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Breast Cancer Is Killing Ohio's Amish Women. A Mobile Clinic Brings Care To Them

Paige Pfleger
Melissa Thomas organizes mobile mammography clinics for Amish women.

"It’s a typical mammogram room—if you went to a hospital it would look exactly the same," says mammographer Valerie Rice. "It’s nothing really different, except that it’s in a moving vehicle!"

Rice's exam room is on wheels—a large coach bus, pink of course.

Snow is falling in the parking lot outside, and horses are tied up to poles in the frozen ground. Today the mobile mammography unit is parked at the Mennonite Christian Assembly Church in Fredericksburg, Ohio, within a buggy ride’s distance from some of the largest Amish settlements in the state.

"We like to bridge the gap between the culture of Amish and Mennonite communities and the culture of health care," says Melissa Thomas.

Thomas is the director of the Center for Appalachia Research and Cancer Education, which focuses on cancer disparities in those communities. She organizes mobile clinics like this one about 25 times a year.

"We try to find screening locations that are in the most remote sections of the state, that are serving more than likely a more conservative group of Amish that may not have access or availability into the local hospital systems," she says. 

Ohio is home to one of the largest Amish populations in the country. And the majority of Ohio’s Amish settlements are in Appalachian counties, where cancers that can be detected by preventative testing occur at higher rates.

Credit Paige Pfleger / WOSU
DMXI is one of the mobile mammography units that work with Thomas' project.

There is little data available on the Amish community, though Thomas says what she found in her own research is startling.

"What really surprised us was the higher death rate of breast cancer among Amish women in these two regions," she says. "What was disturbing to us is that the leading cause of death of Amish women under 60 was breast cancer."

Beyond distance, there are other reasons Amish women underutilize methods like mammograms. There’s a language barrier: Some in the community are more comfortable speaking Dutch or German than English.

Cost can also be an impediment. The Amish don’t participate in the health insurance market, instead pulling money for procedures from a group fund.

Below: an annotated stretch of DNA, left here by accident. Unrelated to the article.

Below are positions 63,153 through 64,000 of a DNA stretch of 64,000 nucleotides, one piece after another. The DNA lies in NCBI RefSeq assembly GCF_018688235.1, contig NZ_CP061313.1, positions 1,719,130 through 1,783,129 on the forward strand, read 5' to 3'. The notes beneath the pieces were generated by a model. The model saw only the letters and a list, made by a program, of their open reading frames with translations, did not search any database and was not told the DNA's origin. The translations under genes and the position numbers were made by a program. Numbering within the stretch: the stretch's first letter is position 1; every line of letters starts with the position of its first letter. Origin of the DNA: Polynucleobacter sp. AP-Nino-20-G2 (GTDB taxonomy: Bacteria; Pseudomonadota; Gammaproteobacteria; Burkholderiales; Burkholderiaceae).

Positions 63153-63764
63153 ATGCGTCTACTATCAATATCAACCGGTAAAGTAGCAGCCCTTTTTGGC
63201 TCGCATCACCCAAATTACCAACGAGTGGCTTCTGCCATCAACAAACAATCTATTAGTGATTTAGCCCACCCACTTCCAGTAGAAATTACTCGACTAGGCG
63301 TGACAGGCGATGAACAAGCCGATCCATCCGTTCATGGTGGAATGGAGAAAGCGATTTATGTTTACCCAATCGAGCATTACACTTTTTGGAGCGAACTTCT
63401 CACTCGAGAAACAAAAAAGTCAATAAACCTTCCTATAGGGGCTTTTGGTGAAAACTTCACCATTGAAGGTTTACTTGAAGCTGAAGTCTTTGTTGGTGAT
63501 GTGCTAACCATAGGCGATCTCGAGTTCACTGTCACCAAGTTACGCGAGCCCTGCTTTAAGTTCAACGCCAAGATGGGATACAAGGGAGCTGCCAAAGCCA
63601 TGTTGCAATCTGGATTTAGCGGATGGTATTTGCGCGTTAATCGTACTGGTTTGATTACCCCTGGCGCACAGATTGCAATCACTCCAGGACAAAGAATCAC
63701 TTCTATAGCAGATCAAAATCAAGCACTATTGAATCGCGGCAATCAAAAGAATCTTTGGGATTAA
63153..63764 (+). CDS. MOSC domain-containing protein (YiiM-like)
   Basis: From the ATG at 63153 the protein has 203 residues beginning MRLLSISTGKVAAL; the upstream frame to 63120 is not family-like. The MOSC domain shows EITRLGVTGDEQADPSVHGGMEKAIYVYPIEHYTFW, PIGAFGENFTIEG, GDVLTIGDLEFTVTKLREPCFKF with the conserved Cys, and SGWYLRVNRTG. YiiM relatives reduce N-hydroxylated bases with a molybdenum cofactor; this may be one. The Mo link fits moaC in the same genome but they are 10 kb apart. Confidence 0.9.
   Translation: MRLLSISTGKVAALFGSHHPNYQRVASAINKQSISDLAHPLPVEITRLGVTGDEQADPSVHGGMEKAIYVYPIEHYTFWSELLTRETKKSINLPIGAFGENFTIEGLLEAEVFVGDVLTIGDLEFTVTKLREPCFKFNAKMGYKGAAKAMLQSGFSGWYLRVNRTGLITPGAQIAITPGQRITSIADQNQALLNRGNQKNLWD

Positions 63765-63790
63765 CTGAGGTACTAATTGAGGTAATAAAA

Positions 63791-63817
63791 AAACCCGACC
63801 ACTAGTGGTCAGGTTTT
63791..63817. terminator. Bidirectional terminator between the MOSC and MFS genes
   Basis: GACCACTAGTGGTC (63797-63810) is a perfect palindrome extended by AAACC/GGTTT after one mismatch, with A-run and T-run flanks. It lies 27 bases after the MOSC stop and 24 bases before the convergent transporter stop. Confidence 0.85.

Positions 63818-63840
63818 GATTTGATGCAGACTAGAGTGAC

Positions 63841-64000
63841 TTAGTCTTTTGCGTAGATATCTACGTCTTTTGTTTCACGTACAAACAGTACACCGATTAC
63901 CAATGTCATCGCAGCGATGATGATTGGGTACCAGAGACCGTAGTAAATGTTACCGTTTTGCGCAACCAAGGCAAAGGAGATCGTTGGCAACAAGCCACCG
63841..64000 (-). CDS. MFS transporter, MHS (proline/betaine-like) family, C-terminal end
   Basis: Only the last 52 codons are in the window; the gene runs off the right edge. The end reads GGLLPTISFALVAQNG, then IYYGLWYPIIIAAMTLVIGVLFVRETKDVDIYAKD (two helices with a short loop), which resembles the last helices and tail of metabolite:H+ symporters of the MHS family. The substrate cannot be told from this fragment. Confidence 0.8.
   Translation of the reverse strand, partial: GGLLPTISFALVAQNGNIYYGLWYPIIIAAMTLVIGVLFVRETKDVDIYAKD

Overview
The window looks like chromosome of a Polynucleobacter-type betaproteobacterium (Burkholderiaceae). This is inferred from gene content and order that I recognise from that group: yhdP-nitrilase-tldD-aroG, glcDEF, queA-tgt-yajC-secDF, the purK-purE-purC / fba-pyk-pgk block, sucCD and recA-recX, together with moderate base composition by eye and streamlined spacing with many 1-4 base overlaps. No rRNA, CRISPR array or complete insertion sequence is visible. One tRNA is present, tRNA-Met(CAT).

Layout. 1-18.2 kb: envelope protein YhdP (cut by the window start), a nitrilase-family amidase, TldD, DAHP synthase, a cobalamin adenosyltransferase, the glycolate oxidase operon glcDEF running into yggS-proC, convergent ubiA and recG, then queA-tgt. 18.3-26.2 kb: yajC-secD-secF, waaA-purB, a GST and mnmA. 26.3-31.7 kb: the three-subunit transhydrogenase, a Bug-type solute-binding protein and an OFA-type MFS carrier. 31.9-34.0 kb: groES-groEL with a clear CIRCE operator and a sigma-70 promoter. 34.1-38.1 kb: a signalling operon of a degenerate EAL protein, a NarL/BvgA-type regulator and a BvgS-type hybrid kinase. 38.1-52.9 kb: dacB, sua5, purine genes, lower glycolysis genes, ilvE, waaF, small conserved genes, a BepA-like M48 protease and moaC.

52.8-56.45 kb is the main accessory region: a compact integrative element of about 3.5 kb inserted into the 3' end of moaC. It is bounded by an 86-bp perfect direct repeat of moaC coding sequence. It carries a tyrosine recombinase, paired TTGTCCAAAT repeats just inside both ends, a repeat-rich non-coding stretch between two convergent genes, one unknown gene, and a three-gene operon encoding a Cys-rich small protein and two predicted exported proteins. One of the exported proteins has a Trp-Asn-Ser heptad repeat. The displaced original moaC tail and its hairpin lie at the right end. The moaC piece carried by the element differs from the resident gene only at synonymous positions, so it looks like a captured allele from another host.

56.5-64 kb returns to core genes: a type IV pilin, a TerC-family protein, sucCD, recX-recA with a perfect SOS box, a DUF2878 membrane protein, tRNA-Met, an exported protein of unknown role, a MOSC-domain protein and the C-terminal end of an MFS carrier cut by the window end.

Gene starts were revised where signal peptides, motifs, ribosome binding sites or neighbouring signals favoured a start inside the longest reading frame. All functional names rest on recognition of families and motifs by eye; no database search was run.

Many Amish women simply say they don’t know what resources are available

"That was the way with me, when I had my diagnosis," says 80-year-old Ella Miller. "What do I do? Where do I go? I felt like being out in the boonies about it."

Credit Paige Pfleger / WOSU
Ohio is home to one of the largest populations of Amish people in the United States.

Miller is Amish, and a 30-year survivor of breast cancer. Now she's a community health worker with the mobile clinic.

"People think a mammogram will cause cancer," Miller says. "It’s very hard to get that out of their mind."

Research shows the majority of Amish women underestimate breast cancer risk and are more likely to believe that sort of myth. Miller says that makes it difficult to get the women in the door.

In nearby Holmes County, a community health assessment found that about 60% of non-Amish residents had gotten mammograms, compared to only 20% of Amish women.

Credit Paige Pfleger / WOSU
Valerie Rice inside the mobile mammography unit.

If they receive a positive test results, it can be even more difficult to encourage Amish women to seek medical intervention.

"There are some people that think that is meant to be, and that is God’s plan for their life," Miller says. "And there are those that refuse treatment, whatever, and they don’t seek treatments, that this is what God meant for them in their life. And whenever their life ends, so be it."

Miller says a mastectomy years ago gave her a chance to fulfill her greater purpose: to help other women in her community.

"You should still do what needs to be done so God can heal you," Miller says. "Because you need to help yourself, somewhat. Yes, God will help you, but you also have to do your part."

After a diagnosis, the project helps connect women with nearby hospital systems for further care. Then the mobile clinic rolls on to another settlement in the state.

Paige Pfleger is a former reporter for WOSU, Central Ohio's NPR station. Before joining the staff of WOSU, Paige worked in the newsrooms of NPR, Vox, Michigan Radio, WHYY and The Tennessean. She spent three years in Philadelphia covering health, science, and gender, and her work has appeared nationally in The Washington Post, Marketplace, Atlas Obscura and more.